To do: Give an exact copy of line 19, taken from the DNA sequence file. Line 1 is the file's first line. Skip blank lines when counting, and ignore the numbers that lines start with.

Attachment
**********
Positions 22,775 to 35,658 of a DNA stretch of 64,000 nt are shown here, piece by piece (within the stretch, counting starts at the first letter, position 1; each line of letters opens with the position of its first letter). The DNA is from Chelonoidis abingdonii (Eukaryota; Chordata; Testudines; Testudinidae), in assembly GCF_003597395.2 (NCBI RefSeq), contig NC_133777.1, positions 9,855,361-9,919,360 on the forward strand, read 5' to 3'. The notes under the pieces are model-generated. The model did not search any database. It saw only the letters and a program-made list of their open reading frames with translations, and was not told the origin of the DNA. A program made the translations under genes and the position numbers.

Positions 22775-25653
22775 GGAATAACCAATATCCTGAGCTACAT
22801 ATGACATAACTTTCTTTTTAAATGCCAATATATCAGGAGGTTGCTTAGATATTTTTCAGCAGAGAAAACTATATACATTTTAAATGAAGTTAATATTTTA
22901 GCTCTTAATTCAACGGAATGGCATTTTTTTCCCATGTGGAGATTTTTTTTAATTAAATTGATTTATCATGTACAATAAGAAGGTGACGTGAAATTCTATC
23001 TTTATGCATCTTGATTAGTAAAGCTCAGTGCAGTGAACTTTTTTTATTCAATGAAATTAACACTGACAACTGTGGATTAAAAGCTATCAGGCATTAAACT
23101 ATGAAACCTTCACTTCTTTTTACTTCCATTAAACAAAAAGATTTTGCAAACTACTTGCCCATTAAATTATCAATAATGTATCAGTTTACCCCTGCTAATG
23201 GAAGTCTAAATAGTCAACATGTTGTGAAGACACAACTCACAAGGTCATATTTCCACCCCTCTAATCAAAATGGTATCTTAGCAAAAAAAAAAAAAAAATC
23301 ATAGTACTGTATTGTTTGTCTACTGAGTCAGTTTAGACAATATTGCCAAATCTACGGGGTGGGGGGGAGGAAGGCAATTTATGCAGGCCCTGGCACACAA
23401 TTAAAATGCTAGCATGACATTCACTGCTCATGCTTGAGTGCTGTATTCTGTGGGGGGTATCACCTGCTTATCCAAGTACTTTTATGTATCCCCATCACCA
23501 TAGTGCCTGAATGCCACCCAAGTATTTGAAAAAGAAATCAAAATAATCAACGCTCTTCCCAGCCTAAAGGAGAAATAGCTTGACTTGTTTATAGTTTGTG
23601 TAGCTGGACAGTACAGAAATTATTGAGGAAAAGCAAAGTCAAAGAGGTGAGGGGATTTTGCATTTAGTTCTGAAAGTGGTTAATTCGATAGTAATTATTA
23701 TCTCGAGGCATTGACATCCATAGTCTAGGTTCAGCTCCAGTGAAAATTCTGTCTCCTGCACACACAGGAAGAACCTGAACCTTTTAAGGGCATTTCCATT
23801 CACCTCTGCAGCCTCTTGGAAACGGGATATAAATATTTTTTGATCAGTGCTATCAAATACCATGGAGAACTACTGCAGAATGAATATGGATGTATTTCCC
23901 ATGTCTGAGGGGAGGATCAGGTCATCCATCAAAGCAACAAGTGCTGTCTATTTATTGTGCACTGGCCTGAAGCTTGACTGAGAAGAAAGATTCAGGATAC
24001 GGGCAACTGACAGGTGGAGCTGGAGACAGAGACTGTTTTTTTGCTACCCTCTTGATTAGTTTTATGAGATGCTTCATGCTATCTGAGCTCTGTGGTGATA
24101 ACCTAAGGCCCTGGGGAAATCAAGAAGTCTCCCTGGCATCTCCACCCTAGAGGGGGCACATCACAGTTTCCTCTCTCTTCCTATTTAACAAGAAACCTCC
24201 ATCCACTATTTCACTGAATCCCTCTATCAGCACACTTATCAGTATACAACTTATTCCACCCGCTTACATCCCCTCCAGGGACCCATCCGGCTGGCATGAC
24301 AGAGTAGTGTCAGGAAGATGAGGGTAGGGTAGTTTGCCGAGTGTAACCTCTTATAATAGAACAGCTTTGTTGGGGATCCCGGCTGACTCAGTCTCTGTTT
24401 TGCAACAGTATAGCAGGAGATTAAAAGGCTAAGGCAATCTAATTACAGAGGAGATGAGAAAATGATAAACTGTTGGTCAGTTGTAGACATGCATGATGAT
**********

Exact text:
24301 AGAGTAGTGTCAGGAAGATGAGGGTAGGGTAGTTTGCCGAGTGTAACCTCTTATAATAGAACAGCTTTGTTGGGGATCCCGGCTGACTCAGTCTCTGTTT